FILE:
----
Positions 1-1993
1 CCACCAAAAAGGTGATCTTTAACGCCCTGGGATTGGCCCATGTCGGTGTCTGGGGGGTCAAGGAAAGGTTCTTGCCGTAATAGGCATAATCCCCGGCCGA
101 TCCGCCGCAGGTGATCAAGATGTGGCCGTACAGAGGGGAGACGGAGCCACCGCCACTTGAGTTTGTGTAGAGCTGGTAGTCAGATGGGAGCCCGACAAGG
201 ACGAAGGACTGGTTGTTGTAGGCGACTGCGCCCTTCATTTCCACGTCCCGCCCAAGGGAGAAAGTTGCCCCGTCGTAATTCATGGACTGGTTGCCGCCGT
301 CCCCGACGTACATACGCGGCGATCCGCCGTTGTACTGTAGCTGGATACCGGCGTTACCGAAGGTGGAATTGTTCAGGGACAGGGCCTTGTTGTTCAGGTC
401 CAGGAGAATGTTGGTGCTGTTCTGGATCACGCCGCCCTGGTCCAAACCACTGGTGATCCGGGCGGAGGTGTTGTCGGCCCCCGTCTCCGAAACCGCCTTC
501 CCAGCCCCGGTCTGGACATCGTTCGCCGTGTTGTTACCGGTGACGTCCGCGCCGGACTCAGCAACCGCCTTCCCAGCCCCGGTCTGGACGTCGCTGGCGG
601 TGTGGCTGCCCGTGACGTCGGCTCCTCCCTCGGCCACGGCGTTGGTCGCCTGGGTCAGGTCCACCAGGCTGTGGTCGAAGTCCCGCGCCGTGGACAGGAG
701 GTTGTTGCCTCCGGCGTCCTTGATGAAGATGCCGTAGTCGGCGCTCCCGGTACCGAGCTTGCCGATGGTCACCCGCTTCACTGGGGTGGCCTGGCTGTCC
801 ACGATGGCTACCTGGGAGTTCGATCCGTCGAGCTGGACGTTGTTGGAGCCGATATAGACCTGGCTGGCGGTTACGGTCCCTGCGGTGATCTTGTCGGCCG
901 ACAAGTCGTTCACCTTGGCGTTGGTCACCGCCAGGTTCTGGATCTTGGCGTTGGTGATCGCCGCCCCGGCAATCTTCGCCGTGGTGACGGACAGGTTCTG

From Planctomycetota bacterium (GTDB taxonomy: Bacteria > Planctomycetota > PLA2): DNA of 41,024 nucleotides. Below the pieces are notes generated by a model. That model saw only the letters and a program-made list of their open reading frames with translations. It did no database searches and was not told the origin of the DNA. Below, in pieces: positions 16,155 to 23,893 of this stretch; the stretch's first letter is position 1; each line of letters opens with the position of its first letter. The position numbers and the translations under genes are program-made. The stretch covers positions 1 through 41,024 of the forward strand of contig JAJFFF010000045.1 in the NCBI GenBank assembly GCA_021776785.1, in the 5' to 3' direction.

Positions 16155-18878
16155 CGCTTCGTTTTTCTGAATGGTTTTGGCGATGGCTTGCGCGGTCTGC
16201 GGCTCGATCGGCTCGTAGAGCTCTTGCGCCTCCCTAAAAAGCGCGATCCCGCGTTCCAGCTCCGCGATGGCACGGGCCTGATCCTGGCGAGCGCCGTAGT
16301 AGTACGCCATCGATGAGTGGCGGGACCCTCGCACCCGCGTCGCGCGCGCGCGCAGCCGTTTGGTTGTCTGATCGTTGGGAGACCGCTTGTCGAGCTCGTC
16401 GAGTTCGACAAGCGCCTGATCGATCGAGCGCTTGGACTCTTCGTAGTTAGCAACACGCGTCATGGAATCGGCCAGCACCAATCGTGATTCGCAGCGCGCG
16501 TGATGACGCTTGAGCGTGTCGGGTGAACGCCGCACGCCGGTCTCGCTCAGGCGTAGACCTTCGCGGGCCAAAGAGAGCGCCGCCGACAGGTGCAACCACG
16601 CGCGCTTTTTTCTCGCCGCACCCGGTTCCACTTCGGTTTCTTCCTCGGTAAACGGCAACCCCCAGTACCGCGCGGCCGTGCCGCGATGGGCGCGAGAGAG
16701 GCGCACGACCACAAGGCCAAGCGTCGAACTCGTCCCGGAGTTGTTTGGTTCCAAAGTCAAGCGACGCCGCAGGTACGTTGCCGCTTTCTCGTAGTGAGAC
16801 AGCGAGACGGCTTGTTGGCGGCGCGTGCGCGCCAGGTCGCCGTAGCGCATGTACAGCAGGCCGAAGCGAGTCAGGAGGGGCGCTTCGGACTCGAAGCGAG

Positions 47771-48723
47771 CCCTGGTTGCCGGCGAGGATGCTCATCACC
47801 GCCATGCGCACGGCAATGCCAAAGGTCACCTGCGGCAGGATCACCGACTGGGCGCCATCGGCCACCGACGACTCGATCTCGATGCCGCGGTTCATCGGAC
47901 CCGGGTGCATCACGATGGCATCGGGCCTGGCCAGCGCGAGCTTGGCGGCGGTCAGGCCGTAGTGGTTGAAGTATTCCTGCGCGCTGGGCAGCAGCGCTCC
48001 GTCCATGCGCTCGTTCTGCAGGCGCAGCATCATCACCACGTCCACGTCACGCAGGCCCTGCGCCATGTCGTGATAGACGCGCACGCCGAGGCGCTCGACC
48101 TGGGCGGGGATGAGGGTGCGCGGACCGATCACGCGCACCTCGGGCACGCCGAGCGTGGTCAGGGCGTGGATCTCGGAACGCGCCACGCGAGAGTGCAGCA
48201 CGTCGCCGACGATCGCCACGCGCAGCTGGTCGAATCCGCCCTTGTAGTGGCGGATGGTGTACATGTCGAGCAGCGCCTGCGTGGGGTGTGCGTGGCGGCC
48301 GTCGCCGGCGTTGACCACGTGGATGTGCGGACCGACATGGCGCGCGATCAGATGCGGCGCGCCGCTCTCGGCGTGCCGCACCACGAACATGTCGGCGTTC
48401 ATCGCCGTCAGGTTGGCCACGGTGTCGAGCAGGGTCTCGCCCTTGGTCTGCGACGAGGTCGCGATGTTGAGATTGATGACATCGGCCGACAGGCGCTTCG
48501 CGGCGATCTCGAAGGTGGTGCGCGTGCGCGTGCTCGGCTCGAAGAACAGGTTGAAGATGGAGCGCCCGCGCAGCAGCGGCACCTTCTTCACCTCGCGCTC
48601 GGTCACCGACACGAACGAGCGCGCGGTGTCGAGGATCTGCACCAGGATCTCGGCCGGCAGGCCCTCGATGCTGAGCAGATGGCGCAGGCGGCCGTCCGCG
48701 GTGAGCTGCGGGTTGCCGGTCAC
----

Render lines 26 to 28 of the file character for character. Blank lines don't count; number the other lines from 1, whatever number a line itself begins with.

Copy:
48001 GTCCATGCGCTCGTTCTGCAGGCGCAGCATCATCACCACGTCCACGTCACGCAGGCCCTGCGCCATGTCGTGATAGACGCGCACGCCGAGGCGCTCGACC
48101 TGGGCGGGGATGAGGGTGCGCGGACCGATCACGCGCACCTCGGGCACGCCGAGCGTGGTCAGGGCGTGGATCTCGGAACGCGCCACGCGAGAGTGCAGCA
48201 CGTCGCCGACGATCGCCACGCGCAGCTGGTCGAATCCGCCCTTGTAGTGGCGGATGGTGTACATGTCGAGCAGCGCCTGCGTGGGGTGTGCGTGGCGGCC